A little before 10:00 p.m. on July 15, 2017, Scott Drum and his girlfriend were
traveling westbound on Brookville Road when they stopped at a red light at the
intersection of Brookville and Post Roads. While stopped, they observed a
light-colored SUV that was traveling on Post Road run the red light and
continue westbound on Brookville Road. Drum and his girlfriend followed the
SUV. Drum’s girlfriend called 911 after the SUV “swerved really bad into the
southbound lane” and nearly hit an oncoming car. Tr. Vol. 2 at 12. Traffic
eventually was stopped by a train that was crossing at Emerson Avenue. After
the train passed, the SUV “didn’t move and the cars were beeping and honking
… [because] [n]obody could get around [the SUV].” Id.
 Indianapolis Metropolitan Police Department Officer Daniel Majors was
dispatched to the scene of “a possible intoxicated driver that was sitting at 300
South Emerson … that was obstructing traffic.” Id. at 15. Officer Majors
observed the driver, later identified as Williams, “passed out” in the driver’s
seat of the SUV with the engine running and the transmission in drive. Id. at
16. After Officer Majors and another officer used their squad cars to block the
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front and back of the vehicle for safety purposes, Officer Majors leaned into the
vehicle and put the car in park. He observed an “open hard alcohol container”
in the vehicle, and he noticed a strong odor of alcoholic beverage coming from
Williams’s breath. Id. at 17. When Officer Majors awakened Williams, she
appeared “[s]hocked” and “groggy.” Id. Officer Majors observed that her eyes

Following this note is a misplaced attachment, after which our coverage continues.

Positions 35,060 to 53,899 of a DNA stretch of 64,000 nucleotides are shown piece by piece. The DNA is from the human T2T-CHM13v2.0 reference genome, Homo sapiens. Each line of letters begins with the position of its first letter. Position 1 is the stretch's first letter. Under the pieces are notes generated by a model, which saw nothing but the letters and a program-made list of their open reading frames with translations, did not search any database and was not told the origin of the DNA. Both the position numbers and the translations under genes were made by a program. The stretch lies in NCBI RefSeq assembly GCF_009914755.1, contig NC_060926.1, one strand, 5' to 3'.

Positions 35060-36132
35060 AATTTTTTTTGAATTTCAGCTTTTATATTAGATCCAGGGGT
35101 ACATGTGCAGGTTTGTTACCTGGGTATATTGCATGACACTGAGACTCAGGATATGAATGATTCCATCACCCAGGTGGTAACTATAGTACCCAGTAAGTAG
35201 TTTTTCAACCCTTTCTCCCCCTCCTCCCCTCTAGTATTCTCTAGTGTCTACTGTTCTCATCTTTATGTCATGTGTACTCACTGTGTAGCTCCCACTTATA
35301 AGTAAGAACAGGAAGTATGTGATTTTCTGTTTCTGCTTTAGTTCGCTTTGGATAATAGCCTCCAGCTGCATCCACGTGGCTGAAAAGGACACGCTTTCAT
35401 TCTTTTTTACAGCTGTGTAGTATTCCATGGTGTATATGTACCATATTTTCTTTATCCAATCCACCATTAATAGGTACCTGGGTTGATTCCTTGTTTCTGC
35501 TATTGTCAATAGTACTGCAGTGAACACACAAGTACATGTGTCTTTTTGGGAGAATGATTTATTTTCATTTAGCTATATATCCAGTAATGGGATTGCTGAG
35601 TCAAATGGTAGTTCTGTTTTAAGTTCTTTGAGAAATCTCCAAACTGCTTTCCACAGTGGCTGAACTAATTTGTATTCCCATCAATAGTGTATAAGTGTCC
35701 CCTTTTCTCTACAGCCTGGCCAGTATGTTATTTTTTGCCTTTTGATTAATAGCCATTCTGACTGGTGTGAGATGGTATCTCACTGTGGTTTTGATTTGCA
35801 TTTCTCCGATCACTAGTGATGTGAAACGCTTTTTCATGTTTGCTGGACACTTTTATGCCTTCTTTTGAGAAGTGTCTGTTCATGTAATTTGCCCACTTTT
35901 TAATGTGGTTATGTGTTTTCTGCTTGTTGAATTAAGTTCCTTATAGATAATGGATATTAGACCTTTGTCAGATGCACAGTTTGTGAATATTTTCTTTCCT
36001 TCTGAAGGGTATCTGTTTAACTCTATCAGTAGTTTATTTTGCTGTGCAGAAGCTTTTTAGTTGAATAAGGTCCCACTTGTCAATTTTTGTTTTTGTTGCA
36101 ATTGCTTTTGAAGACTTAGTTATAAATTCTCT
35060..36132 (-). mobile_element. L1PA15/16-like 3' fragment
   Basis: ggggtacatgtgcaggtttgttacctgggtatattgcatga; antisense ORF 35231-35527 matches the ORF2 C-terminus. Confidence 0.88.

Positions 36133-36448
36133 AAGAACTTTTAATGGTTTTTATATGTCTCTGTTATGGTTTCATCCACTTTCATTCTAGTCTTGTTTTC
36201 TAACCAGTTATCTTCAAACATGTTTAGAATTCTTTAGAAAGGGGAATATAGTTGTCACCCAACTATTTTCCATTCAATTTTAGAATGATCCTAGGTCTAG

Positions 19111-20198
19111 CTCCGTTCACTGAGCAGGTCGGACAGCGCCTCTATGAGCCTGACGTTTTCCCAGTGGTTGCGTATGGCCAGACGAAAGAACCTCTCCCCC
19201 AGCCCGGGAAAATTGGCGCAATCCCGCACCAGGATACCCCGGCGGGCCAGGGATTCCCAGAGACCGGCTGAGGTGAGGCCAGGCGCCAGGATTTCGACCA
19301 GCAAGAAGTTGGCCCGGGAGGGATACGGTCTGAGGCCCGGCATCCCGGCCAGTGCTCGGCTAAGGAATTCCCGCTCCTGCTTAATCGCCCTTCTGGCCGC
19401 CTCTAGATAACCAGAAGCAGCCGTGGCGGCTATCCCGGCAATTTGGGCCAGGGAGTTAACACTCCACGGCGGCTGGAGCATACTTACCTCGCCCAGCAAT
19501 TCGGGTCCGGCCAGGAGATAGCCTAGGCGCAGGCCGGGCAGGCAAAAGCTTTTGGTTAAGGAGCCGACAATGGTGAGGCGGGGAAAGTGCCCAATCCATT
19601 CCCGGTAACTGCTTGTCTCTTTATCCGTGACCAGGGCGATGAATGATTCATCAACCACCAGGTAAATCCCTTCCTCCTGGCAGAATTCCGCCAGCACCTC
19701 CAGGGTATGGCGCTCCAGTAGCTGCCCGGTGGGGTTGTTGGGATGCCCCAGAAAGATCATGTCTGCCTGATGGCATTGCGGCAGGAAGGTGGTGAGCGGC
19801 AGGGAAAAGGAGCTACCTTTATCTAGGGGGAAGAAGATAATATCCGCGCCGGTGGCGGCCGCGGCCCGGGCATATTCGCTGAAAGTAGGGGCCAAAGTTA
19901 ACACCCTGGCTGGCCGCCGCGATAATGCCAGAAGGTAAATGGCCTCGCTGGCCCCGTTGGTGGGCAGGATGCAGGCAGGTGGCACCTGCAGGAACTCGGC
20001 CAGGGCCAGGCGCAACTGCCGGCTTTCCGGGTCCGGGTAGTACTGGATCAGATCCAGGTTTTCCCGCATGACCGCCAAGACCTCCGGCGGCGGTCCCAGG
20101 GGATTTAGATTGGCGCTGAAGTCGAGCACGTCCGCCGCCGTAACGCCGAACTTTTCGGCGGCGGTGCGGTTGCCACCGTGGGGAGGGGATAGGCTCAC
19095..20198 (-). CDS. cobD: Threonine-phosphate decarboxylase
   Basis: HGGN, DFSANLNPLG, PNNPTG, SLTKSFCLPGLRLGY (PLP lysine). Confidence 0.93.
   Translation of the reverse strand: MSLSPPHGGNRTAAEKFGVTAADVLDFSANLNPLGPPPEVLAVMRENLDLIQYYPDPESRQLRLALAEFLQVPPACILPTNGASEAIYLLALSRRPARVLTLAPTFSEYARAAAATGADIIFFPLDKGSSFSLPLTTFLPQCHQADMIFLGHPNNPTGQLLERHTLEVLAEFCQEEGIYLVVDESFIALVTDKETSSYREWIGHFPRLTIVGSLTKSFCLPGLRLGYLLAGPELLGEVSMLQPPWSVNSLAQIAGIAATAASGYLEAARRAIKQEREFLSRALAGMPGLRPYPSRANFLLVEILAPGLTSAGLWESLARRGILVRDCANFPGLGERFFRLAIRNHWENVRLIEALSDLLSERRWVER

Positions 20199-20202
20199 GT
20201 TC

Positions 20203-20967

were bloodshot and watery, and her speech was slurred. As Officer Majors had
Williams exit the vehicle, he also observed that her balance was unsteady.
 Officer Majors and an additional officer who had arrived at the scene, Adam
Jones, escorted Williams to a nearby sidewalk to conduct field sobriety testing.
Officer Jones observed that Williams’s eyes were glassy and bloodshot and that
her pupils were constricted. He also smelled the odor of alcohol and observed
her balance to be unsteady. Officer Jones administered the horizontal gaze
nystagmus test and noted that Williams failed all six factors of the test and also
seemed to “nod off” a couple times during the test. Id. at 23. Officer Jones
decided not to administer additional tests out of concern for Williams’s safety.
After Officer Jones read Williams her Miranda rights, Williams admitted to
Officer Jones that she had consumed alcohol that evening and taken a
hydrocodone pill. Officer Jones read Williams Indiana’s implied consent law
and transported her to Eskenazi Hospital. While there, Williams consented to
a blood draw. The blood draw was completed at 11:32 p.m. Lab results
indicated that Williams’s blood alcohol content (“BAC”) was .078.
 The State charged Williams with class A misdemeanor operating a vehicle
while intoxicated endangering a person and class C misdemeanor operating a
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vehicle while intoxicated. A bench trial was held on October 3, 2018. During
trial, in addition to the testimony of Drum, Officer Majors, and Officer Jones,
the State offered the testimony of forensic toxicologist Dr. Sheila Arnold. Dr.
Arnold testified that someone with a .08 BAC would show impaired judgment,
impaired vision and auditory skills, and some impaired motor skills. She
further stated that it was possible for someone to show those same signs of
intoxication below a .08 BAC. Id. at 27. The trial court found Williams guilty
as charged. The trial court merged the class C misdemeanor conviction with
the class A misdemeanor conviction, entered judgment of conviction on the
class A misdemeanor, and sentenced Williams to a fully suspended 365-day
sentence.1 This appeal ensued.
Discussion and Decision
 Williams challenges the sufficiency of the evidence supporting her conviction.
In reviewing a claim of insufficient evidence, “we neither reweigh evidence nor
judge witness credibility. We consider only the evidence supporting the
judgment and any reasonable inferences that can be drawn from such
evidence.” Krueger v. State, 56 N.E.3d 1240, 1243 (Ind. Ct. App. 2016) (citation